Tuesday, January 6, 2009

Pale Fire over Zembla

Back when I wrote my post on Nabokov's unfinished novel, The Original of Laura, I confessed that I never read his Pale Fire. Since then I've rectified this omission; and as the novel mentions a fictitious kingdom called Zembla, I was also inspired to do some research on its real life equivalent. So here's my take on Pale Fire as well as what I discovered about the real Zembla.

Nabokov's Pale Fire

Pale Fire (published in 1962, after Lolita and before Ada) presents itself as a 999-line poem written by the Frostian, American poet John Shade and edited after the poet's death, with an introduction and copious endnotes, by his friend, neighbor and colleague at Wordsmith College, Charles Kinbote. The poem – which takes its title from a line in Shakespeare's Timon of Athens ("The moon's an arrant thief/ And her pale fire she snatches from the sun") – is divided into four cantos which discuss Shade's life, particularly the death of his teenage daughter Hazel and his coming to terms with mortality. In his commentary, Kinbote doesn't so much explain the poem (and when he does his literary acumen is spotty) as he tells a story all his own. As one's reading progresses, the suspicion grows that Kinbote is a singularly unreliable narrator/editor – that he didn't know the late poet as well as he suggests, that he is not who he claims to be, and that he is perhaps delusional.

Part of what makes Pale Fire so much fun to read is that it presents the reader with a mystery: only by reading through Kinbote's comments with the critical, skeptical eye of a literary detective can one hope to unravel the "true story". One can't just passively read this book but rather one is asked to flip back and forth between the poem and the endnotes, which also include cross-references and an index. And for me, looking up unfamiliar words and allusions on the internet added yet another complementary layer of reference. Because of all this, Pale Fire is recognized as an example of metafiction as its story exists on several levels and it invites the reader to question reality versus fiction.

The Kingdom of Zembla

Much of the story Kinbote weaves in the comments concern the adventures of King Charles II "the Beloved" of Zembla. Kinbote's Zembla is "a distant northern land" which he paints as an idyllic, Ruritanian kingdom skirting the line of modernity. Here, King Charles lives a life of luxury and pederast perversion until his government is overthrown by a Communist revolution backed by the Russian Bolsheviks. The king is first placed under house arrest, but he manages to escape abroad through some feats of romantic derring-do. Then, when they learn of his flight, the Communists send an assassin named Gradus after the exiled king, and this, Kinbote tells us, is the man who (mistakenly) shot John Shade.

In Search of the Real Zembla

My current fasicnation with the frozen north inspired me to see what I could uncover about the real Zembla. Nabokov's true life inspiration could only be the archipelago of Novaya Zemlya (Новая Земля = "New Land" in Russian) which was formerly called "Nova Zembla" in English. Novaya Zemlya is a chain of two large islands and many smaller ones which extends into the Arctic ocean north of the Russian mainland, seperating the Barents Sea in the west from the Kara Sea in the east. The archipelago is largely mountainous because it is basically just a continuation of the Ural mountain range beyond the coastline. Of the two main islands, Severny (Остров Северний = Northern Island) supports many glaciers and Yuzhny (Остров Южний = Southern Island) has an environment characterized by tundra. The archipelago is also the home to a variety of arctic fauna including polar bears, walrus, and sea birds.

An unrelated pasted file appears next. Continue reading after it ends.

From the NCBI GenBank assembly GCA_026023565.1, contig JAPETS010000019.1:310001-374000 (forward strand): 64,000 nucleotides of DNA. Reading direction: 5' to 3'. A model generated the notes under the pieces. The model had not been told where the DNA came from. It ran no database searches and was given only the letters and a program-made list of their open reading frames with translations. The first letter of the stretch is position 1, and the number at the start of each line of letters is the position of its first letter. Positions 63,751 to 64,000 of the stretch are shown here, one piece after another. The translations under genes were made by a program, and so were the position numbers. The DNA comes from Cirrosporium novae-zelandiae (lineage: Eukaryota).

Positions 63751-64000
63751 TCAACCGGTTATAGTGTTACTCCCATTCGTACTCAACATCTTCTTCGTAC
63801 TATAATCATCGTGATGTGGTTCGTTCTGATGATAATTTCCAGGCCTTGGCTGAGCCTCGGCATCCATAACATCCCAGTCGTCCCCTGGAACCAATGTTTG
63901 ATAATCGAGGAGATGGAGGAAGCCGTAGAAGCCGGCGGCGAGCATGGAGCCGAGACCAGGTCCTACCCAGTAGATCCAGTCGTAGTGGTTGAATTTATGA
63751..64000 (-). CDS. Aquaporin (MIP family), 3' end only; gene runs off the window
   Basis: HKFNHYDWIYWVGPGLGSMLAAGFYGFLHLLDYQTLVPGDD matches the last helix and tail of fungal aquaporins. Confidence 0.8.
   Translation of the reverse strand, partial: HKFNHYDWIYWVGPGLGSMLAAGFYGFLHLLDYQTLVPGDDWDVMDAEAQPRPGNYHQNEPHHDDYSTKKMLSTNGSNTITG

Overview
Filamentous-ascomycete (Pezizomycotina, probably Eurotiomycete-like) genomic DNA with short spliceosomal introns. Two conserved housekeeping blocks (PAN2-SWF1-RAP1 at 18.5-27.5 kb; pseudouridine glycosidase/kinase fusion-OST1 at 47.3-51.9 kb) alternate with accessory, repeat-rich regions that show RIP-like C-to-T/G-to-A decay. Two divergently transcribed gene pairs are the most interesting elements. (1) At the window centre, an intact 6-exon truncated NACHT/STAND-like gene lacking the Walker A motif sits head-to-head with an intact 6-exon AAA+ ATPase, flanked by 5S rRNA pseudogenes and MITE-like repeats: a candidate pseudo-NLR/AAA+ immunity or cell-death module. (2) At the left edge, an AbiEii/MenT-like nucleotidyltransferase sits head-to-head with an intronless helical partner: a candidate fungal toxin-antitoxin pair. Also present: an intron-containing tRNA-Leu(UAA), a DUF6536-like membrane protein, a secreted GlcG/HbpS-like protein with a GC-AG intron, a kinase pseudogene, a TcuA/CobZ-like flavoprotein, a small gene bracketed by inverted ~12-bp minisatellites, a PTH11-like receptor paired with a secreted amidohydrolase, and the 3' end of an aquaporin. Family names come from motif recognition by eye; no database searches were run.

Far from the Kinbote's bucolic kingdom, the real Novaya Zemlya's big claim to fame is that it served as a nuclear testing site for the Soviet Union from 1955-1990 (this was the North Test Site, the Soviets also performed tests at the Semipalatinsk Test Site in present-day Kazakhstan). In addition to the detonation of scores of nuclear weapons, the area around Novaya Zemlya also became a dump for radioactive waste and a graveyard for nuclear arms, submarines and reactors which had fallen into disuse. In the past, Norway has voiced concerns over radioactive fallout and the other ecological ramifications resulting from this activity, given that its Finnmark county is only 900 km away and fishing in the Barents Sea is an important component of the Norwegian economy. A high incidence of premature deaths from cancer and of infants born underdeveloped (the latter as high as 95%!) has also been documented in Arkhangelsk Oblast, the Russian administrative division which includes Novaya Zemlya.

Almost all of the indigenous Nenets people (most of whose ancestors were originally settled in the archipelago in 1877) were forcibly removed to the mainland soon after nuclear testing began in the 1950s. Today, a little more than 2,500 civilians and military personnel live in Novaya Zemlya almost all of them located in the urban settlement of Belushya Guba and the neighboring Rogachevo airbase. For decades outsiders' access to the islands had been restricted, but today they have been reopened for scientific research.

Images: Sattelite photo of Novaya Zemlya taken by NASA; 1998 photo of Novaya Zemlya's Foreigner's Bay (c) 2001 David Lubinksi.

1 comment:

nola32 said...

well at least i can scratch that off of my list of places i must see.